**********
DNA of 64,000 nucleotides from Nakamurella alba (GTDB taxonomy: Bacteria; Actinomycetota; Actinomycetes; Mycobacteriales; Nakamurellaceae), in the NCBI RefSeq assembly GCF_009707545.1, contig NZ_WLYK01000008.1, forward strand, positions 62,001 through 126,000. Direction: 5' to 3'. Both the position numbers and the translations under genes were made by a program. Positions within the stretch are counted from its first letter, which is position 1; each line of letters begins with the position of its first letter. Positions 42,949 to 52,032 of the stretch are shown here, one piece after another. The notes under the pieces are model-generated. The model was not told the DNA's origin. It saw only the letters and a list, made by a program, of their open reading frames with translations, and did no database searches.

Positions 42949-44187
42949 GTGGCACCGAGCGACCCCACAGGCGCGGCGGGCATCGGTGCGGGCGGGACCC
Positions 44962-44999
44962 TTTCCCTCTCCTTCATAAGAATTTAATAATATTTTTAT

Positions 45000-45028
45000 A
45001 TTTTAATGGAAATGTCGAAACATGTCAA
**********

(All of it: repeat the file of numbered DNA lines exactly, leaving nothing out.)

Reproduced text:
DNA of 64,000 nucleotides from Nakamurella alba (GTDB taxonomy: Bacteria; Actinomycetota; Actinomycetes; Mycobacteriales; Nakamurellaceae), in the NCBI RefSeq assembly GCF_009707545.1, contig NZ_WLYK01000008.1, forward strand, positions 62,001 through 126,000. Direction: 5' to 3'. Both the position numbers and the translations under genes were made by a program. Positions within the stretch are counted from its first letter, which is position 1; each line of letters begins with the position of its first letter. Positions 42,949 to 52,032 of the stretch are shown here, one piece after another. The notes under the pieces are model-generated. The model was not told the DNA's origin. It saw only the letters and a list, made by a program, of their open reading frames with translations, and did no database searches.

Positions 42949-44187
42949 GTGGCACCGAGCGACCCCACAGGCGCGGCGGGCATCGGTGCGGGCGGGACCC
Positions 44962-44999
44962 TTTCCCTCTCCTTCATAAGAATTTAATAATATTTTTAT

Positions 45000-45028
45000 A
45001 TTTTAATGGAAATGTCGAAACATGTCAA